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Formula 1 think-tank goes to war against 'predictability'

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Formula 1's future regulations will seek to safe-guard the sport against "predictability" by focusing on three specific performance differentiators, says think-tank member Pat Symonds.

F1 sporting manager Ross Brawn put together a team of specialists last year to research and devise Grand Prix racing's future rules from 2021.

While Brawn and his team continue to work towards the release of the framework and guidelines which will serve as F1's future foundation, Symonds offered a glimpse of the group's thinking and the path it is currently following to make F1 great again.

"F1 technical regulations are split into 21 sections," explains Symonds.

"As we go through those sections, we can see some of them aren't very relevant to the spectacle. So we decided that what we wanted to do was technically, we wanted to have three performance differentiators.

"Those would be aerodynamics -- it is interesting to a lot of people and no one could write rules that didn't make it a performance differentiator so we might as well expect it and make it one of the things that matters.

"Equally, the power unit. For manufacturers involved in F1, it's important to them. It interesting to fans so let's make it a performance differential," adds the former Renault and Williams tech boss.

"Finally is suspension - and by that I mean the way we treat the tyres, the way the teams use the tyres. Those are the three technical differentiators that we want to see."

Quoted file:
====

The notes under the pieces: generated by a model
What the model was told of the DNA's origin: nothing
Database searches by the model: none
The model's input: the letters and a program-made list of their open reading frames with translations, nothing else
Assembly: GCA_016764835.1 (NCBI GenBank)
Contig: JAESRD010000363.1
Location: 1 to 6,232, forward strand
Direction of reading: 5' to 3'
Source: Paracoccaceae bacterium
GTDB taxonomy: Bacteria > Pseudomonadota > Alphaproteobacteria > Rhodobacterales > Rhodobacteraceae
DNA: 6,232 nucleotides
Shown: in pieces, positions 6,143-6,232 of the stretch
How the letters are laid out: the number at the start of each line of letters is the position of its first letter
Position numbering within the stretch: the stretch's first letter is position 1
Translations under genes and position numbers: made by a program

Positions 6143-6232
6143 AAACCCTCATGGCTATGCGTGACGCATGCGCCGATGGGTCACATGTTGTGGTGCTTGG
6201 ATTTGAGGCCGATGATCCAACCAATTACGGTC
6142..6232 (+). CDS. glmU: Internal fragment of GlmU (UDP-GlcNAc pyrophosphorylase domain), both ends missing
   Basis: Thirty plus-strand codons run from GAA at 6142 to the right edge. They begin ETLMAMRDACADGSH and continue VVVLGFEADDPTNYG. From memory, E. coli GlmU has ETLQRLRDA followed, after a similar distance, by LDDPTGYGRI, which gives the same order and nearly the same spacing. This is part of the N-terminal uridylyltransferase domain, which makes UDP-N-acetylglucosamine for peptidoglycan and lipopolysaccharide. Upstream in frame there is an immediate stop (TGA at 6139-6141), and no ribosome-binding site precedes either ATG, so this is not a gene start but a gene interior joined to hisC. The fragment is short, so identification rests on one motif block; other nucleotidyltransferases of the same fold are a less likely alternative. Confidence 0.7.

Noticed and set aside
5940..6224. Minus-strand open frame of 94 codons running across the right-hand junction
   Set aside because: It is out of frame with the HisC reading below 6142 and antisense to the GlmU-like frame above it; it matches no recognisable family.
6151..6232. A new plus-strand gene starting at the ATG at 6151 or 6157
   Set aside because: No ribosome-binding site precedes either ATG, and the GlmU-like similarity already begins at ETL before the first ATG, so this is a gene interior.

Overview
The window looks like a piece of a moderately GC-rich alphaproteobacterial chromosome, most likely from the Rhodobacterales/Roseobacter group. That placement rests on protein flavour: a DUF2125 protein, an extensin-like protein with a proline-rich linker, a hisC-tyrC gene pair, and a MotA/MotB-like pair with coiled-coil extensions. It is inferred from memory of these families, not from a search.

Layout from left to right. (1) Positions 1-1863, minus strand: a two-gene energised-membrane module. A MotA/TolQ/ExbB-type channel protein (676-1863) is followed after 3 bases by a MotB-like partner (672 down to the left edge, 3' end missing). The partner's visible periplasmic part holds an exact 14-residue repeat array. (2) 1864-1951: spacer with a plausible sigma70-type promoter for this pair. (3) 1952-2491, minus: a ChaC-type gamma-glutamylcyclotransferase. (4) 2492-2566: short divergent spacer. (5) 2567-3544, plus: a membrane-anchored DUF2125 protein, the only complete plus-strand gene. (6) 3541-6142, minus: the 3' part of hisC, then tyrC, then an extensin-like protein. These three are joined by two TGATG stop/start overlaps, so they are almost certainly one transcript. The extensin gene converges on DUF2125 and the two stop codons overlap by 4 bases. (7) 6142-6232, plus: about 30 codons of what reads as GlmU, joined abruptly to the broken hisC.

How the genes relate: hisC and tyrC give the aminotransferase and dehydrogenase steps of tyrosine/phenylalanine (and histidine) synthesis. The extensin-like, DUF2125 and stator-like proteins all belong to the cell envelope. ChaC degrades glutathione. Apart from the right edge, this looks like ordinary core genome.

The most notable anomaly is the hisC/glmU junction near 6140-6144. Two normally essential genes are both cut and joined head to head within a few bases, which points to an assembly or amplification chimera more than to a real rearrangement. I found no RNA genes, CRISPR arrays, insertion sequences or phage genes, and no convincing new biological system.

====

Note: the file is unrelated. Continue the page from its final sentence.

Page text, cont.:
Symonds underlines predictability as a main factor of erosion of fans' interest. But injecting uncertainty into the sport implies a level playing field, something that will only be achieved by reducing costs.

"Costs are making it difficult for those further down the field to make an impression on the leaders," says Symonds.

"We want to get rid of predictability. Over the last couple of decades, the worst times in racing have been when the result has been predictable.

"We had a little bit of it with the Mercedes domination. At least for a couple of years we didn't know which driver might have won.

"We want to look at the spectacle, we want visual appeal, we want to recognise the role of the driver. We need to look at the problem of the live audience and the TV audience as they have different requirements.

"And we have to look at the race week experience. It's no longer good enough to think about just what happens on Sunday."

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